It's all the ref's fault

Crystal Palace were furious after seeing Mike Marsh rescue Liverpool with a 76th minute penalty to keep alive their Coca-Cola Cup hopes.
Palace not only disputed the penalty award, given for rookie George Ndah's challenge on Rob Jones but felt Marsh was lucky to still be on the pitch.

For three minutes before his equaliser Marsh had brought down Ndah as he broke from the halfway line with only goalkeeper Mike Hooper to beat.

Marsh's desperate tackle from behind was definitely a "professional foul" but Kettering referee Brian Hill only brandished a yellow card.

And that proved a telling decision as Marsh stepped up to send Palace goalkeeper Nigel Martyn the wrong way to earn Liverpool a fortunate replay.

Palace, thumped 5-0 at Anfield in the Premier League, were the better side and enjoyed the better chances despite fielding a makeshift team.

They had 17-year-old Ndah and 21-year-old Rob Bowry both making their debuts, joining Gareth Southgate and Simon Osborn in a midfield with a collective weekly wage of just 790 pounds. But against the multimillion allstars of Liverpool they were far from overawed and the fact that Marsh's equaliser was the home side's first shot on target shows the measure of Palace's performance.

Liverpool lost David Burrows, carried off on a stretcher after just nine minutes with a detached ligament in his knee which could rule him out for up to three months.

But his replacement was England defender Mark Wright, so the home side can hardly claim that his departure was a key factor in their dismal display. Richard Shaw brought a fine save from Hooper as early as the 10th minute, Bowry struck a post on the half-hour after rounding Hooper and then Ndah wasted an equally good opportunity three minutes later when clean through.
His first touch let him down and allowed Hooper to race forward and smother the danger.

But Palace did take the lead 11 minutes after the break with a finely taken goal from defender-turned striker Chris Coleman. Coleman, signed from his native Swansea as a defender for 275,000 pounds in August last year, has been more often used as an emergency striker, and he showed why with a superb header to convert Southgate's cross.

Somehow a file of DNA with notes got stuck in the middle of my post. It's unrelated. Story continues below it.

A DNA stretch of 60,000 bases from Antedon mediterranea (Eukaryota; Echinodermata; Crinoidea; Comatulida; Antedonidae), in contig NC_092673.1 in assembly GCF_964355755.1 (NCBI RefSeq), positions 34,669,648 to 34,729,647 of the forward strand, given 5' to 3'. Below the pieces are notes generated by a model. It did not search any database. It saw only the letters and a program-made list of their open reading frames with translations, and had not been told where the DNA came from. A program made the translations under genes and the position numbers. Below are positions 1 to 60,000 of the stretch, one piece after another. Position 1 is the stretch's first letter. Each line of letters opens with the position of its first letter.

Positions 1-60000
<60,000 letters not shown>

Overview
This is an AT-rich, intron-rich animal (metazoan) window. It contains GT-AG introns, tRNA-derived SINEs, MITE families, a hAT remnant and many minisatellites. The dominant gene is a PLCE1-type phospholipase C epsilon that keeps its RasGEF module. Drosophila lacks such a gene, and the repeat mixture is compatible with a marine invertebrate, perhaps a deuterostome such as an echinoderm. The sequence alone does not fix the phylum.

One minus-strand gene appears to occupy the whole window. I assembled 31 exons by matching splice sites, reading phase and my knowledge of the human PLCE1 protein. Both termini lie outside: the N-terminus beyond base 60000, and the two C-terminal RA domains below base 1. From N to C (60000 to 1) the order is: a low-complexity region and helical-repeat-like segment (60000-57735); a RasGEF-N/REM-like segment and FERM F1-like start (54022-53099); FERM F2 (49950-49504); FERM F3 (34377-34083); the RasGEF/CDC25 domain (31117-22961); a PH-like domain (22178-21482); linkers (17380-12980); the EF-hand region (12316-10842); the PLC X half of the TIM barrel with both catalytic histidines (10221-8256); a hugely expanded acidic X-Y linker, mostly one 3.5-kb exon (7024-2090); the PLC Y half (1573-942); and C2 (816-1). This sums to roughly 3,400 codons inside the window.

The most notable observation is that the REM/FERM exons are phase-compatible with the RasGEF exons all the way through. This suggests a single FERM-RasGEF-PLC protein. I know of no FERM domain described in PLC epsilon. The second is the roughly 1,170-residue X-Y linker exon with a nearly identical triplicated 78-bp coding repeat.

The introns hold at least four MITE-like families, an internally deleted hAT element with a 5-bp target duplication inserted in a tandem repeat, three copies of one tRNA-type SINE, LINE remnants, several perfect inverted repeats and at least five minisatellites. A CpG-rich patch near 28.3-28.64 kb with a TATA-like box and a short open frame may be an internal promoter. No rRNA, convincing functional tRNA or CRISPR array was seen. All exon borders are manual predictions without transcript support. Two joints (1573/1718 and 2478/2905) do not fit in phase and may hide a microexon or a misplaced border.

That sparked a desperate Liverpool onslaught but Palace regularly pulled all 11 men behind the ball to frustrate the home side and the bulk of the 18,525 crowd. But Liverpool's attacks still failed to pose any real threat and it looked increasingly as if it would need something special or out of the ordinary to give them a way back.

That came with Hill's controversial decision and Liverpool have a second chance to reach the quarter-finals with a trip to Selhurst Park.

But a furious Graeme Souness blasted Palace and Hill. Souness was incensed by what he felt was Palace's physical approach and with the Kettering official for not dealing with it.

Souness raged: "If that's what football is about, then I'll have to look for another job. We expected a physical game and we certainly got one. I have to be careful with what I say about the referee, but I was deeply disappointed that he allowed certain things to go on that I have never seen since I have been back in England. I have David Burrows in plaster with a detached knee ligament that may require an operation. It could be cartilage trouble too and he'll be out for at least three months."

Palace manager Steve Coppell responded to Souness' outburst saying: "Maybe they'd prefer it if we came here and lost 5-0 every week. We competed. We were hard but I don't think we were dirty."

And he held back from criticising referee Hill himself. Coppell simply said: "I never criticise referees in public. The referee made a decision in the heat of the moment and obviously felt our lad had a long way to go."

Copyright - British Soccer Week

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